CK Hutchison Holdings Limited (HKG:1) Earns Among The Best Returns In Its Industry

Today we are going to look at CK Hutchison Holdings Limited (HKG:1) to see whether it might be an attractive investment prospect. To be precise, we’ll consider its Return On Capital Employed (ROCE), as that will inform our view of the quality of the business.

First of all, we’ll work out how to calculate ROCE. Then we’ll compare its ROCE to similar companies. Then we’ll determine how its current liabilities are affecting its ROCE.

Return On Capital Employed (ROCE): What is it?

ROCE measures the amount of pre-tax profits a company can generate from the capital employed in its business. Generally speaking a higher ROCE is better. Overall, it is a valuable metric that has its flaws. Author Edwin Whiting says to be careful when comparing the ROCE of different businesses, since ‘No two businesses are exactly alike.’

How Do You Calculate Return On Capital Employed?

The formula for calculating the return on capital employed is:

Return on Capital Employed = Earnings Before Interest and Tax (EBIT) ÷ (Total Assets – Current Liabilities)

Or for CK Hutchison Holdings:

0.049 = HK$51b ÷ (HK$1.3t – HK$233b) (Based on the trailing twelve months to June 2019.)

Therefore, CK Hutchison Holdings has an ROCE of 4.9%.

View our latest analysis for CK Hutchison Holdings

Is CK Hutchison Holdings’s ROCE Good?

One way to assess ROCE is to compare similar companies. In our analysis, CK Hutchison Holdings’s ROCE is meaningfully higher than the 3.7% average in the Industrials industry. I think that’s good to see, since it implies the company is better than other companies at making the most of its capital. Regardless of how CK Hutchison Holdings stacks up against its industry, its ROCE in absolute terms is quite low (especially compared to a bank account). Readers may wish to look for more rewarding investments.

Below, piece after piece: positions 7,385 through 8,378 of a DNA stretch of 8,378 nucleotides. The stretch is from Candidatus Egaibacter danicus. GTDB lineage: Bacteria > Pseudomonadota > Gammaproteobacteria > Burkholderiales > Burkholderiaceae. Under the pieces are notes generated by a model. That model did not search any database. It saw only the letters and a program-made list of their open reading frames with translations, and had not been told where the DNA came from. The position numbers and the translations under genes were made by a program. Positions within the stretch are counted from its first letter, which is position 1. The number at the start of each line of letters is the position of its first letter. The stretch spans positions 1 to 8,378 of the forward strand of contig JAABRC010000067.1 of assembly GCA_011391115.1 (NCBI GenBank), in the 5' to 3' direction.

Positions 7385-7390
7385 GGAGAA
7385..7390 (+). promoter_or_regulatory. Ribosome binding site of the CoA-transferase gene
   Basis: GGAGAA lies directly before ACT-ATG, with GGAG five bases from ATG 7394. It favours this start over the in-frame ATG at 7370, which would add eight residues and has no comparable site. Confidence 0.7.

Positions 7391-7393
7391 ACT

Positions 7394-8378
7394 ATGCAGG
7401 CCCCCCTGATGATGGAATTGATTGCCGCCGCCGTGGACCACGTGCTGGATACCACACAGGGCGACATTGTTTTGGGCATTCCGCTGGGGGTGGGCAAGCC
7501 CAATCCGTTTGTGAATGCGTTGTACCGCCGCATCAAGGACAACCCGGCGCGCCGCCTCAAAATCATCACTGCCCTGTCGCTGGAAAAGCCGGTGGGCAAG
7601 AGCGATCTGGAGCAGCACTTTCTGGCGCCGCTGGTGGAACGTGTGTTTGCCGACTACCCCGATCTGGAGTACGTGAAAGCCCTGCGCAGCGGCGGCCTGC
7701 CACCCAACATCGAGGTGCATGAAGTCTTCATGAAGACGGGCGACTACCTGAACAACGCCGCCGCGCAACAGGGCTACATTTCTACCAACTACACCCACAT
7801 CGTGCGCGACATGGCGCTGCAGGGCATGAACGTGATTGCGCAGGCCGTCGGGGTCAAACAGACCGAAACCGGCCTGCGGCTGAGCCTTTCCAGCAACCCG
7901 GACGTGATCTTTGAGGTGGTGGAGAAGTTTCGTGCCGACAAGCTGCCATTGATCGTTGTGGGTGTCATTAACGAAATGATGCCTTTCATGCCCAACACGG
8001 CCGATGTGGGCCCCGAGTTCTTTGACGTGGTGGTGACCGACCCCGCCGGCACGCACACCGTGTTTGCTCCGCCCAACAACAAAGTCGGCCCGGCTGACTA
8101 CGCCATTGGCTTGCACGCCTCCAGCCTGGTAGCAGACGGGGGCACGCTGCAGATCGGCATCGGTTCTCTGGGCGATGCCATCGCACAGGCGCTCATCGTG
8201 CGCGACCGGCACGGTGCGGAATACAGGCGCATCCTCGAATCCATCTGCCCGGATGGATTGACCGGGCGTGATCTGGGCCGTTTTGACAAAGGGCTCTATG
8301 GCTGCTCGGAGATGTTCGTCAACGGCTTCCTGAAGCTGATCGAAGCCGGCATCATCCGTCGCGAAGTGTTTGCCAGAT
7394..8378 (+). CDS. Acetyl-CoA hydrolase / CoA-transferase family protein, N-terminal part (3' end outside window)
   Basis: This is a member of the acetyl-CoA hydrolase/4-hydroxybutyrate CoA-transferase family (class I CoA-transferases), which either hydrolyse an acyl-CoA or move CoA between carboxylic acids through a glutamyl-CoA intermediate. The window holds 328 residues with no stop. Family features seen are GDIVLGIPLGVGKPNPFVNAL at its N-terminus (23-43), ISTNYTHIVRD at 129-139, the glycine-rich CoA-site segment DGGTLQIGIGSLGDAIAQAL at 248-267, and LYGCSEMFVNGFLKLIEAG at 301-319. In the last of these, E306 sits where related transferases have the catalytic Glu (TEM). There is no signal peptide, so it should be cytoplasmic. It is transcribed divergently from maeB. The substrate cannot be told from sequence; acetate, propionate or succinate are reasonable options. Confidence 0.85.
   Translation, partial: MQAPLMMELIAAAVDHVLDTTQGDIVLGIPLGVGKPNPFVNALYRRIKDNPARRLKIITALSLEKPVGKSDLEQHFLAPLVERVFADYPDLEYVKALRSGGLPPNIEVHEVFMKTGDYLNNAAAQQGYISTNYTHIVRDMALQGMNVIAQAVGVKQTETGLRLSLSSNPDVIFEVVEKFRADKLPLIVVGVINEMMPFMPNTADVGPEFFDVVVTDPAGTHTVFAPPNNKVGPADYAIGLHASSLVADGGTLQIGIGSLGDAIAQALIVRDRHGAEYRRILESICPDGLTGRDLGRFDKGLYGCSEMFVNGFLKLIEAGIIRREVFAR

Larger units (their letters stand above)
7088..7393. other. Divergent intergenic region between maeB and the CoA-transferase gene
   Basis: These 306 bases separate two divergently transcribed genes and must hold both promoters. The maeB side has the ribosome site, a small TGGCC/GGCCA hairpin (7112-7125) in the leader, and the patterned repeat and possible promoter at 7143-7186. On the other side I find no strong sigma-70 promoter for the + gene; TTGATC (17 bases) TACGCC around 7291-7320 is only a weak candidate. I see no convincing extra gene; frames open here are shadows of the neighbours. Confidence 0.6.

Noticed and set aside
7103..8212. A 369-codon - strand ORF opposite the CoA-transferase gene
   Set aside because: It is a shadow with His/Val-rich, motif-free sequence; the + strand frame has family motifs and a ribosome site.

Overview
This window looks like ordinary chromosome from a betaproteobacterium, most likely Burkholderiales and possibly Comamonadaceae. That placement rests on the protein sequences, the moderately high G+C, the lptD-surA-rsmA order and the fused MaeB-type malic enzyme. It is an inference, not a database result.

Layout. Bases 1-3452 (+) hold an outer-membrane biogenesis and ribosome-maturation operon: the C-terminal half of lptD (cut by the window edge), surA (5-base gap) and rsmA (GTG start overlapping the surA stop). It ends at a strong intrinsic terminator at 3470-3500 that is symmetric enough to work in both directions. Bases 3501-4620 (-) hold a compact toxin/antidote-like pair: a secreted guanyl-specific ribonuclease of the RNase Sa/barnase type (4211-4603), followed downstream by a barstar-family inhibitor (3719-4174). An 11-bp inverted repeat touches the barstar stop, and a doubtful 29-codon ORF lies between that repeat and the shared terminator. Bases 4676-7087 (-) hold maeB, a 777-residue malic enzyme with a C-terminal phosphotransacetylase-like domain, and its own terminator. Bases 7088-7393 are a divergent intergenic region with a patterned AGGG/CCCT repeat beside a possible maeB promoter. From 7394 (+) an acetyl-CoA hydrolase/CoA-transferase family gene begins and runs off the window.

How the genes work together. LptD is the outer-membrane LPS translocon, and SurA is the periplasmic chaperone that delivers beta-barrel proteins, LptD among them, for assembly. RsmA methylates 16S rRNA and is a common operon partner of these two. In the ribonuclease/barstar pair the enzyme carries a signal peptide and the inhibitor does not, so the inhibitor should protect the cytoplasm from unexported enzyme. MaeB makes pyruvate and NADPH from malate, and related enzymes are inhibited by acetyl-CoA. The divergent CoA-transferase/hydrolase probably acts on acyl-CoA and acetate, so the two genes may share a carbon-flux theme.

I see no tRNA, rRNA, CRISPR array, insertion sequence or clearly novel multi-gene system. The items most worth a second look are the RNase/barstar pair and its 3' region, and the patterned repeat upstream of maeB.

SEHK:1 Past Revenue and Net Income, September 10th 2019
SEHK:1 Past Revenue and Net Income, September 10th 2019

Remember that this metric is backwards looking – it shows what has happened in the past, and does not accurately predict the future. Companies in cyclical industries can be difficult to understand using ROCE, as returns typically look high during boom times, and low during busts. This is because ROCE only looks at one year, instead of considering returns across a whole cycle. What happens in the future is pretty important for investors, so we have prepared a free report on analyst forecasts for CK Hutchison Holdings.

CK Hutchison Holdings’s Current Liabilities And Their Impact On Its ROCE

Short term (or current) liabilities, are things like supplier invoices, overdrafts, or tax bills that need to be paid within 12 months. Due to the way the ROCE equation works, having large bills due in the near term can make it look as though a company has less capital employed, and thus a higher ROCE than usual. To check the impact of this, we calculate if a company has high current liabilities relative to its total assets.

CK Hutchison Holdings has total liabilities of HK$233b and total assets of HK$1.3t. Therefore its current liabilities are equivalent to approximately 18% of its total assets. With a very reasonable level of current liabilities, so the impact on ROCE is fairly minimal.

What We Can Learn From CK Hutchison Holdings’s ROCE

That’s not a bad thing, however CK Hutchison Holdings has a weak ROCE and may not be an attractive investment. You might be able to find a better investment than CK Hutchison Holdings. If you want a selection of possible winners, check out this free list of interesting companies that trade on a P/E below 20 (but have proven they can grow earnings).

If you like to buy stocks alongside management, then you might just love this free list of companies. (Hint: insiders have been buying them).

We aim to bring you long-term focused research analysis driven by fundamental data. Note that our analysis may not factor in the latest price-sensitive company announcements or qualitative material.

If you spot an error that warrants correction, please contact the editor at editorial-team@simplywallst.com. This article by Simply Wall St is general in nature. It does not constitute a recommendation to buy or sell any stock, and does not take account of your objectives, or your financial situation. Simply Wall St has no position in the stocks mentioned. Thank you for reading.